Another pleasant stroll to dinner!

Where: Freshwater Bay Golf Club
Stats: 5,725 yards, par 69
Overview: Located on Afton Down and Compton Down above Freshwater Bay, it is a classic out and back with a steady climb to the turn and journey back to base. Depending on how the wind blows you can play a different course on each visit.
Famous for: Spectacular views of the Solent and English Channel.
Killer Hole: The par three 14th is only 179 yards in length but drops some 100 feet to a small green below. Depending on the wind direction, you could need any of the clubs in your bag!
Cost: £38
Blessed once again with spectacular weather, we trundle down the hill from our base to Freshwater Bay. The Isle of Wight is such a relaxing place. It's almost like taking a step back in time; such is the pace of life on the island.

Freshwater Bay Golf Club is perched upon the cliffs above the English Channel and it will be no surprise that the wind was starting to get up. However, as we would find out the length of the course was irrelevant as the battle to come would not be about the yardage!
Freshwater Bay is a refreshing no, thrills members club about golf rather than fluffy towels in the changing rooms. Its modest clubhouse provides the essentials and has a great feel about it.
Who brought an umbrella?!

For a second time on our tour the welcome we received was fantastic. Thomas the secretary went out of his way to showcase the club to us and even laid on a buggy that was rather handy given the changes in elevation on the course.
As we walked to the first tee, the wind started to kick up and the opening hole, a short uphill par three, took on a whole new complexion. Was it a two or three-club wind into our faces we mused as we selected our weapons?
A wee bit breezy!

With one ball off to the left and the other coming up well short we knew we were set for the most difficult test of the tour. The front nine gradually climbs to the highest point on the course and on this day, it was pretty much all into the wind.
It was like one of those old rollercoasters which clicks the cars slowly up a steep track before releasing them to speed down the other side. We had to hold on and keep our game together as we battled the mighty headwind. Once we reached the turn, we could throw our hands in the air and ride the wind home!
four holes later he was on his knees!

A combination of raised and sloping greens surrounded by thick rough and well-placed bunkers just rubbed salt into the wounds and it nearly broke one of us. His spirit was fading fast and we had to keep talking lest we lose him.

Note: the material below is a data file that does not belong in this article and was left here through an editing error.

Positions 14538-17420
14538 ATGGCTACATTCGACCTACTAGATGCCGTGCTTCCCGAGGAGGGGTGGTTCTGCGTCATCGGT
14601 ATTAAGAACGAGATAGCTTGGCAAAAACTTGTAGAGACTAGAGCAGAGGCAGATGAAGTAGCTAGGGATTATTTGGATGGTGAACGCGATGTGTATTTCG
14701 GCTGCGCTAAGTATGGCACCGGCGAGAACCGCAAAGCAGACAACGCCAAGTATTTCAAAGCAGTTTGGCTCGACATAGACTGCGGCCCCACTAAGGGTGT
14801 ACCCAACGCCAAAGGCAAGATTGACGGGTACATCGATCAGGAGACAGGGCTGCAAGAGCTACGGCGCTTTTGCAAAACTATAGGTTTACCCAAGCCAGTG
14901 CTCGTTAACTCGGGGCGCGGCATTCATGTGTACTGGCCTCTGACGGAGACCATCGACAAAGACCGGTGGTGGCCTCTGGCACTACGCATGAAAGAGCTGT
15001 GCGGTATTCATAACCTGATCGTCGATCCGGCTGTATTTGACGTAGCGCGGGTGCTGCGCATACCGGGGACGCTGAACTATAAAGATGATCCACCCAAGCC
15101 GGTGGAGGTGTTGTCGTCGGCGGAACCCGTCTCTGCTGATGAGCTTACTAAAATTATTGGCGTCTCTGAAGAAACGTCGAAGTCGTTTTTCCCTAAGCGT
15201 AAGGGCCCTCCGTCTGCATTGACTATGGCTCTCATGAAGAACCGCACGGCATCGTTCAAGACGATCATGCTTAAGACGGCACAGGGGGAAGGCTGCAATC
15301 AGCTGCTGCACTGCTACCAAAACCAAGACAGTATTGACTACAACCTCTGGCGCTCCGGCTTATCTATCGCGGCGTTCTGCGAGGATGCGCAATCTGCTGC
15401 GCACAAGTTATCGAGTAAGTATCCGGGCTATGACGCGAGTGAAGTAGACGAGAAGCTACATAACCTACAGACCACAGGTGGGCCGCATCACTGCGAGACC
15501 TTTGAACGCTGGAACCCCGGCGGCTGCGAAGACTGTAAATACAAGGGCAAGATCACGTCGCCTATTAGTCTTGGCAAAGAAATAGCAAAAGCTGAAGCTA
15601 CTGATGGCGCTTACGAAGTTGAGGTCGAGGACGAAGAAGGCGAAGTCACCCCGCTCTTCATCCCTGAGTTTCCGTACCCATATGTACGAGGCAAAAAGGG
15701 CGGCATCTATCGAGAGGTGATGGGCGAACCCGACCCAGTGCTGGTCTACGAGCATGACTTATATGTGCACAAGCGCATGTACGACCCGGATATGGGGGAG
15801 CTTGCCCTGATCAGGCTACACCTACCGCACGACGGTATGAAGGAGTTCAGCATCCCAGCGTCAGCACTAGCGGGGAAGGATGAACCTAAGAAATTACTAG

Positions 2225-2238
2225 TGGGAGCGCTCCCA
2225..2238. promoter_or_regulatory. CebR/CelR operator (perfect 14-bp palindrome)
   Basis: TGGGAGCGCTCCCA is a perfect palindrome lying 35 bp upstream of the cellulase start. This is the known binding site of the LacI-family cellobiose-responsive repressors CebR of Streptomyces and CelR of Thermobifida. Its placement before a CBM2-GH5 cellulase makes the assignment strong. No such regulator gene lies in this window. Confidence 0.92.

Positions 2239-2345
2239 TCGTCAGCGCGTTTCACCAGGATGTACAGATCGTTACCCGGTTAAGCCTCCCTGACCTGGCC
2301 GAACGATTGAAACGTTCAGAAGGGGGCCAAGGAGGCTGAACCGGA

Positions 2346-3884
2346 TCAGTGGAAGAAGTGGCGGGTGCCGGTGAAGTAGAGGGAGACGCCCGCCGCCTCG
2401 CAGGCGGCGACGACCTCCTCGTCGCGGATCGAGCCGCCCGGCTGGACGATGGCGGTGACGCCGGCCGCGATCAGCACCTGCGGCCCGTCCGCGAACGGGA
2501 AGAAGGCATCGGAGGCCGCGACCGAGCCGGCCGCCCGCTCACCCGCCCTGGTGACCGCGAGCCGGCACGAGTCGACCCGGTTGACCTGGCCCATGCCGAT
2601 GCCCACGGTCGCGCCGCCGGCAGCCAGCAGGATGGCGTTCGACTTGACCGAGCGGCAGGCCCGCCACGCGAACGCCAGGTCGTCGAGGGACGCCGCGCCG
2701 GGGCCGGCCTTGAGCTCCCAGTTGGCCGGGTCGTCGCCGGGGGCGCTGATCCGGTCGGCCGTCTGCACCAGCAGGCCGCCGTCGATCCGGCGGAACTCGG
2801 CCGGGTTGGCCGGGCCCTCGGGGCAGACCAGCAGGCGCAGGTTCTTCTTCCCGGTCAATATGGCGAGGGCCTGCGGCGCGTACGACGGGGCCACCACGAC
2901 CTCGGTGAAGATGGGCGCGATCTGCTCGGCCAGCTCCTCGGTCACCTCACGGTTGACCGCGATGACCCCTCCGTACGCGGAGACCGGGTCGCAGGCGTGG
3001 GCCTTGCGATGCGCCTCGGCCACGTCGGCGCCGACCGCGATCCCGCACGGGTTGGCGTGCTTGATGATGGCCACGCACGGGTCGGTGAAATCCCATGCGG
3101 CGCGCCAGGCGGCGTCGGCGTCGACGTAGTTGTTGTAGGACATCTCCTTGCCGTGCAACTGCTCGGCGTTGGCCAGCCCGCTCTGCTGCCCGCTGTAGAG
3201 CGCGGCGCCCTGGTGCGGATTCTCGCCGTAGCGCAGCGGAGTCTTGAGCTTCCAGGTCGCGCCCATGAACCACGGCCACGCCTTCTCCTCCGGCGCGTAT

Finally reaching the 10th tee, the sun beat down on us but more importantly, we felt the wind on our backs. So out came the big dog and we launched our balls gleefully down the hill towards the green below. The colour returned to our man's cheeks and life was good again – well, almost!
The short par four followed by two par fives that were reachable in two for the bigger hitter returned some respectability to the scorecard. However, downwind holes offer their challenges if one strays off the tee and Freshwater has plenty of rough to add complexity to that second shot.
It looks so easy!

The 14th is a case in point. An innocuous mid-length par three on the card looks oh so different on arriving at the tee. Perched way up on high a small green lurks way down below, poking into view beyond the small nature reserve that will catch any nurdle off the tee.
Short irons were the order of the day at the 14th, but we know when we visited Freshwater Bay many moons ago, some had wood in their hands!
Base camp in sight!

Freshwater Bay is a very natural course and uses open grasslands, flora, and fauna to provide an enjoyable challenge. Like many courses, it has struggled with a leatherjacket problem and was a little rough around the edges in places.
But any scruffy looking areas of the course pale into insignificance when you look at the views from the course. Few courses boast such stunning panorama, with the only one springing to mind being Turnberry.
Playing at Freshwater is golf in its purest form. Throw away the rangefinders just feel the shot and go for it!
We agreed that we would be back but would make an offering to the gods to have a tailwind on that opening nine!

Isle of Wight Golfing Breaks can help you plan your golf trip to the island with accommodation and golf to fit all budgets. For further information call 01822 618181 or visit the website.

TAGS: Travel, 2022, Isle of Wight, UK and Ireland, News